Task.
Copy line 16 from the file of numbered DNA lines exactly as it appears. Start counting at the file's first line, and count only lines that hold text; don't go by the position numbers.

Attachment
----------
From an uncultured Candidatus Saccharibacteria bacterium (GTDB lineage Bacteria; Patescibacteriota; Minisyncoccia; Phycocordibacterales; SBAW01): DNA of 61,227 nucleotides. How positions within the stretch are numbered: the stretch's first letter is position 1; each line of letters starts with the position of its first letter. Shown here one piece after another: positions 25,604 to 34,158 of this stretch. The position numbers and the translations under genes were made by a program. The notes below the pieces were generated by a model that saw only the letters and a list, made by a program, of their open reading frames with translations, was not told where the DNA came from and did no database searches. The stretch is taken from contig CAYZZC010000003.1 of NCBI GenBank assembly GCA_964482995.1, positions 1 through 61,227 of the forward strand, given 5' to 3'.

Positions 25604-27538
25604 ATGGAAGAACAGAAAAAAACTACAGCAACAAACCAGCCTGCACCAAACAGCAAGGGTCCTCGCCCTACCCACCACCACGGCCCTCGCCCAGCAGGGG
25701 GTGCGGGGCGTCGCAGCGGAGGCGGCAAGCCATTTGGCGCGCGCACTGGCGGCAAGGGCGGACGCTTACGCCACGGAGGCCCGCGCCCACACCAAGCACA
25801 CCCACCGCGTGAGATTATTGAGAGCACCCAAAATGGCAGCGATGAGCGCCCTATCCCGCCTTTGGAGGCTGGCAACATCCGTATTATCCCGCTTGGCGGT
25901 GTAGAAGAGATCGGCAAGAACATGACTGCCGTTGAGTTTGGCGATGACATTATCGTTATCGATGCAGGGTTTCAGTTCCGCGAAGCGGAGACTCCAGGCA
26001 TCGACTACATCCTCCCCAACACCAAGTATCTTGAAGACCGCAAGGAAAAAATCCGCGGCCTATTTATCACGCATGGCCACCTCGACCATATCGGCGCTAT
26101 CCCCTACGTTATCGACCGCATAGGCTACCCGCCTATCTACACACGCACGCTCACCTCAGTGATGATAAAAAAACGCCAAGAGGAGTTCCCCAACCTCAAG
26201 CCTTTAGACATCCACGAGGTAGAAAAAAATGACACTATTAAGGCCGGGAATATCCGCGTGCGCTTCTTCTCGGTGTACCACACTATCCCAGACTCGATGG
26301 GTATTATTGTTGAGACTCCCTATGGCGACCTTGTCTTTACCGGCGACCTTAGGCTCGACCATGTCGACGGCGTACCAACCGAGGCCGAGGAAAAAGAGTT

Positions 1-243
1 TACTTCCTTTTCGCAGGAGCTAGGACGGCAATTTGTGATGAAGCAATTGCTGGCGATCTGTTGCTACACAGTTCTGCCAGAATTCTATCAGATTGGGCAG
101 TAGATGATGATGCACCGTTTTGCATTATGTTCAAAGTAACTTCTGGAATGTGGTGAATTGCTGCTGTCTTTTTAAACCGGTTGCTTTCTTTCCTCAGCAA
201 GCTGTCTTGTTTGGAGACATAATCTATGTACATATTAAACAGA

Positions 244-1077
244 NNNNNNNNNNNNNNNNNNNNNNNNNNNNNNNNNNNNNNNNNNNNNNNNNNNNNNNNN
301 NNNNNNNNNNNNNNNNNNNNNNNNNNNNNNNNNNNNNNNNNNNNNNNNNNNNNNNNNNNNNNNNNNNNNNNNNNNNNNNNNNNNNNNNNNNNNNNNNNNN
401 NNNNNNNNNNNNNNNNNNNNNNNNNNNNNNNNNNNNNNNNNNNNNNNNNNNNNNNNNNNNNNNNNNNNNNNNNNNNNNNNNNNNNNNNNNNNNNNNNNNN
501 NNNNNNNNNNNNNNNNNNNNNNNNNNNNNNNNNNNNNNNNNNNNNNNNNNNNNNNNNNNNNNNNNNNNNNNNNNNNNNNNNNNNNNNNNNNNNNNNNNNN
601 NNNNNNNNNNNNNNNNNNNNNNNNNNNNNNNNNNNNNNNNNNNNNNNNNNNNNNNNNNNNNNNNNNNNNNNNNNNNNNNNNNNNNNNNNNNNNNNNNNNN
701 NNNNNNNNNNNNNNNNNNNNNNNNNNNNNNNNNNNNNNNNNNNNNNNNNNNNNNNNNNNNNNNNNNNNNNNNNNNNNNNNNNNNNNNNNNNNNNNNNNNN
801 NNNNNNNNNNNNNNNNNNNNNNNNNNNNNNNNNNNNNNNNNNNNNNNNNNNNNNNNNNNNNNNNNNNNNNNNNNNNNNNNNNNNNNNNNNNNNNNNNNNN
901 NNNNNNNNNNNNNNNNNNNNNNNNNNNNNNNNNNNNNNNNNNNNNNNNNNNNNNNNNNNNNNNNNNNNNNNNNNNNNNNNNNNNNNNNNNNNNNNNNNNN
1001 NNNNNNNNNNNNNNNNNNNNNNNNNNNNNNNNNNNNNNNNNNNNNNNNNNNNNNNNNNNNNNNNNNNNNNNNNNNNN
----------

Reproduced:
244 NNNNNNNNNNNNNNNNNNNNNNNNNNNNNNNNNNNNNNNNNNNNNNNNNNNNNNNNN